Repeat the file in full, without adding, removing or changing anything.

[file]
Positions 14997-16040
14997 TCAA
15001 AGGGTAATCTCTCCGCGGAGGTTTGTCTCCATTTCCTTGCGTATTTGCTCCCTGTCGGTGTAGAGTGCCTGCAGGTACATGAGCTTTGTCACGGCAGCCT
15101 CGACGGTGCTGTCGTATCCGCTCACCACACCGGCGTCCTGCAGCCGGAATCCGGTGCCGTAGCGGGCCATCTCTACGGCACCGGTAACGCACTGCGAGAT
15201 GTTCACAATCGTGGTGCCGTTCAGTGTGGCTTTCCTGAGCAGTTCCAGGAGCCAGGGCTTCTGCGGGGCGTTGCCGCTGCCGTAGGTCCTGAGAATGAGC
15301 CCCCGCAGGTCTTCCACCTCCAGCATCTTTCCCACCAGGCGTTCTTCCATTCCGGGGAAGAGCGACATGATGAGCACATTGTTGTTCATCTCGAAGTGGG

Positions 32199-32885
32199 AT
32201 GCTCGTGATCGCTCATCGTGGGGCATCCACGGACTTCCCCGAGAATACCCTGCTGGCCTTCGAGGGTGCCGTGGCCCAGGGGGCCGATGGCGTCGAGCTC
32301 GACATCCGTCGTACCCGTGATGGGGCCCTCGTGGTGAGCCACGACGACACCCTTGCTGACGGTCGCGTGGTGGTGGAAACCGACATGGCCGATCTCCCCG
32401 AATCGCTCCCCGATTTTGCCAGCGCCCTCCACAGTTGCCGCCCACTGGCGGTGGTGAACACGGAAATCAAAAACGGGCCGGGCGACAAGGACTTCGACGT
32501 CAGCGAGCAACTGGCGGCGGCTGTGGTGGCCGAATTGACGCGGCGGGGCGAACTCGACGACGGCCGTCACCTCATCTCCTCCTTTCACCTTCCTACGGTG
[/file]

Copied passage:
Positions 14997-16040
14997 TCAA
15001 AGGGTAATCTCTCCGCGGAGGTTTGTCTCCATTTCCTTGCGTATTTGCTCCCTGTCGGTGTAGAGTGCCTGCAGGTACATGAGCTTTGTCACGGCAGCCT
15101 CGACGGTGCTGTCGTATCCGCTCACCACACCGGCGTCCTGCAGCCGGAATCCGGTGCCGTAGCGGGCCATCTCTACGGCACCGGTAACGCACTGCGAGAT
15201 GTTCACAATCGTGGTGCCGTTCAGTGTGGCTTTCCTGAGCAGTTCCAGGAGCCAGGGCTTCTGCGGGGCGTTGCCGCTGCCGTAGGTCCTGAGAATGAGC
15301 CCCCGCAGGTCTTCCACCTCCAGCATCTTTCCCACCAGGCGTTCTTCCATTCCGGGGAAGAGCGACATGATGAGCACATTGTTGTTCATCTCGAAGTGGG

Positions 32199-32885
32199 AT
32201 GCTCGTGATCGCTCATCGTGGGGCATCCACGGACTTCCCCGAGAATACCCTGCTGGCCTTCGAGGGTGCCGTGGCCCAGGGGGCCGATGGCGTCGAGCTC
32301 GACATCCGTCGTACCCGTGATGGGGCCCTCGTGGTGAGCCACGACGACACCCTTGCTGACGGTCGCGTGGTGGTGGAAACCGACATGGCCGATCTCCCCG
32401 AATCGCTCCCCGATTTTGCCAGCGCCCTCCACAGTTGCCGCCCACTGGCGGTGGTGAACACGGAAATCAAAAACGGGCCGGGCGACAAGGACTTCGACGT
32501 CAGCGAGCAACTGGCGGCGGCTGTGGTGGCCGAATTGACGCGGCGGGGCGAACTCGACGACGGCCGTCACCTCATCTCCTCCTTTCACCTTCCTACGGTG